Q. Four people were deeded a 1920 log cabin in another state several years ago. This cabin has been either quitclaim deeded or left through inheritance to four generations of family.
I bought out one of the owners, so now I have fifty-percent ownership. The other two are not interested in keeping the house and want to sell. It was appraised at $45,000 last year. These two want $11,500 each, and I cannot give them this amount and still make repairs. I would like to give them about half that much due to the recently-needed roof repair. I would like to warn them about some possible cost if they force a sale, as they say they’ll do if I don’t give in.
Will we need an attorney to represent all of us or should I have my own attorney? Involving attorneys, I should think, would be rather expensive, as would a title search required going back to 1920. Of course there would be Realtor fees included, but to your knowledge, are there any other expenses? Since I do not want to sell, would I have to share in these expenses? In other words, how does this whole thing work?
A. This column gets these questions all the time. As soon as I read, “When my grandfather died …,” I’m pretty sure I’m hearing from one of the cousins. It probably works out fine most of the time, but those aren’t the families I hear from.
Yes, any of the owners can force a sale but that would be a public all-cash auction, and you’re not likely to get anything close to true value. In addition, you’d all have extra legal costs.
You don’t need a real estate broker, but it sounds as if you could use a mediator. How about offering your cousins — if that’s what they are — half what they’re asking in cash and mortgages for the remainder? That way you could pay the rest off month by month. It would then be a friendly sale. One attorney, or whoever else usually handles closings in that state, could take care of all the paperwork. Fees would be shared, and it’s always acceptable to ask in advance what that might cost.
Q. About four years ago I wrote you that my mother was in a nursing home. I was applying for Medicaid for her but had a problem with her home because they were including it in the Medicaid calculations at the assessed value.
We got a temporary reprieve, and then the Medicaid examiner said that if a son or daughter had lived with the person for the previous two years and this had kept the person from being institutionalized, the home could be transferred to the son or daughter and not be counted for Medicaid. My brother qualified — I had the power of attorney so I transferred the house to him.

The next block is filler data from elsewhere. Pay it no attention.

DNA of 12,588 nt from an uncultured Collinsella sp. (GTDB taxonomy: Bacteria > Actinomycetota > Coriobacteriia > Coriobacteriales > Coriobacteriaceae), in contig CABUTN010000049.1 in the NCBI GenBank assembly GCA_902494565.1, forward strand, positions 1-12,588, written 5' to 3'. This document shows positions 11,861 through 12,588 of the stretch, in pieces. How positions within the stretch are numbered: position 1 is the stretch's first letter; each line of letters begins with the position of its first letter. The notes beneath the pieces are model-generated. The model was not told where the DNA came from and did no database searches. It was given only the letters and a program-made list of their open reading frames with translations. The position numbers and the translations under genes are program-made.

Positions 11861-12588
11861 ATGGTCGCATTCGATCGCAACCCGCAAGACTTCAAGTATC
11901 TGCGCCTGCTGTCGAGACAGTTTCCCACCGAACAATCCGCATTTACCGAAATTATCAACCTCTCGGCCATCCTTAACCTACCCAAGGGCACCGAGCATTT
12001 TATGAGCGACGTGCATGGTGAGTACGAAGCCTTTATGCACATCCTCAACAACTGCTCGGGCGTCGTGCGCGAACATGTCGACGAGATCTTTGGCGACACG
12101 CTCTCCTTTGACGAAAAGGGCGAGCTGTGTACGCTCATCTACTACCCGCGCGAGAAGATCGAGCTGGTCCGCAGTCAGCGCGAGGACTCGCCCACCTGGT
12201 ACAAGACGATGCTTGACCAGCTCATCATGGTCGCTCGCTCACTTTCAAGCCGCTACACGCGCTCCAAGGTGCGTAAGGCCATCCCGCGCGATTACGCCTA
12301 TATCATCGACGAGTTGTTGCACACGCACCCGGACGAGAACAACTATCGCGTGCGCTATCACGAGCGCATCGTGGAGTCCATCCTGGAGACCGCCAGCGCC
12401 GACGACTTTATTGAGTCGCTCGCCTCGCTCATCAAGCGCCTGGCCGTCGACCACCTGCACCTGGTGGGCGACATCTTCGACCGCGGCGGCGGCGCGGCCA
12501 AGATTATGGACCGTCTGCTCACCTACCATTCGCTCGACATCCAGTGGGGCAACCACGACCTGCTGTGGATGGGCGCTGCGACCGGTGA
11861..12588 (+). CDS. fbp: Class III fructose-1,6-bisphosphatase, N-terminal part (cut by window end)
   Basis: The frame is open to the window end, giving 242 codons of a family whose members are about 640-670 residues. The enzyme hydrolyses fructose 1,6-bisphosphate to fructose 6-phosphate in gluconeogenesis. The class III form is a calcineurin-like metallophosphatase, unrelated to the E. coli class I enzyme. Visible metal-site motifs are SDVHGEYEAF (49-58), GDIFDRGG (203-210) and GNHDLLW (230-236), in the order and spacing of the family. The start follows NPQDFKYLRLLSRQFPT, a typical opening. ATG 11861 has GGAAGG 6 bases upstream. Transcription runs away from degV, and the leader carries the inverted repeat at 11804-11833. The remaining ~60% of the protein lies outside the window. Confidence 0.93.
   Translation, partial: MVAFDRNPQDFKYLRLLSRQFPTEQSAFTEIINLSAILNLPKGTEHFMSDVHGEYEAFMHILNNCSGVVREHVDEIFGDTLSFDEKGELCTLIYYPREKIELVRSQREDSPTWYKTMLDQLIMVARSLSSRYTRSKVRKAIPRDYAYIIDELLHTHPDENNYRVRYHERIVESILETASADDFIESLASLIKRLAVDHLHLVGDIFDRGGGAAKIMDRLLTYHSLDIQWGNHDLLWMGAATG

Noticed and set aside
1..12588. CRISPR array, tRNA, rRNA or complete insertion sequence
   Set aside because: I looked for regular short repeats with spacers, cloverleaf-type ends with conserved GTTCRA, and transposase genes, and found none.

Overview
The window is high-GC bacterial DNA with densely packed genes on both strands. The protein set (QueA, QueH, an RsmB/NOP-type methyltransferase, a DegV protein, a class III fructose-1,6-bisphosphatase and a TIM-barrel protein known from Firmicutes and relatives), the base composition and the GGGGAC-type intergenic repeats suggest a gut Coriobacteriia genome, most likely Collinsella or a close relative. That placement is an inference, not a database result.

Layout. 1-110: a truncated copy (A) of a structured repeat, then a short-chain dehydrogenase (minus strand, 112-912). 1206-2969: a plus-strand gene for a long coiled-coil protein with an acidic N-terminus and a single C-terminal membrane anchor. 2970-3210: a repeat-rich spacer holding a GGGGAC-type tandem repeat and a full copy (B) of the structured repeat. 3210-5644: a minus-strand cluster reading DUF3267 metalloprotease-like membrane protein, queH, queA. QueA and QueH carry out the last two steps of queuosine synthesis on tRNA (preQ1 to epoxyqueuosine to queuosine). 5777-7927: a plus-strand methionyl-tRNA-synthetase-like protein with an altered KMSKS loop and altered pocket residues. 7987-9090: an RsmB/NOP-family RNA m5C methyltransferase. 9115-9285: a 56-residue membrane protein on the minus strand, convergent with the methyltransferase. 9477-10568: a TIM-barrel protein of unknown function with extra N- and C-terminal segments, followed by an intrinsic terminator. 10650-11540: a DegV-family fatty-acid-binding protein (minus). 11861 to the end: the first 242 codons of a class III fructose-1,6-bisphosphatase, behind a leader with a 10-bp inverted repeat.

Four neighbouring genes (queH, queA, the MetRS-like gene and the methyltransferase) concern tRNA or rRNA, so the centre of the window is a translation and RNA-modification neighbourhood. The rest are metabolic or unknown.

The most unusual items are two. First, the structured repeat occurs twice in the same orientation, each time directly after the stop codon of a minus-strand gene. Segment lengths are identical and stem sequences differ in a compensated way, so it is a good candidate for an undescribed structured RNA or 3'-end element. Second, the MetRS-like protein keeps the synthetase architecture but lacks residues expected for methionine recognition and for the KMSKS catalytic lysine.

A. That’s interesting. Thanks for the update.
Q. My wife and I separated almost five years ago. I moved out, and she continued to live in the house we bought together. A year ago she was diagnosed with a debilitating and terminal disorder, and I am paying the mortgage.
She moved out of the country to be closer to her family. I have been told that for me to sell, she must travel to a U.S. Embassy or Consulate to sign the deed documents, but she is severely disabled and too ill to travel. Therefore I cannot sell the house. I have been advised that my only other option is to stop paying my mortgage and have the bank foreclose on the house. Is this really the only option?
A. There must be a way to accomplish what you need. Perhaps a consul would delegate someone to travel to your ex — after all, they’re supposed to be helping Americans abroad. Try getting in touch with your Representative or Senator’s office. They will often go to bat for you when you’re tangled in red tape.
Then again, in some real estate situations these days, digital signatures are legally binding. Or perhaps there’s a court procedure that would help, something similar to a suit to quiet title. I assume you’ve talked to attorneys, but it seems as if a good real estate lawyer should be able to find some solution for this. If the first one had nothing to suggest, I’d consult others.
Do let us know what happens.
Ÿ Edith Lank will respond to questions sent to her at 240 Hemingway Drive, Rochester, N.Y. 14620 (include a stamped return envelope), or readers may email her through askedith.com.
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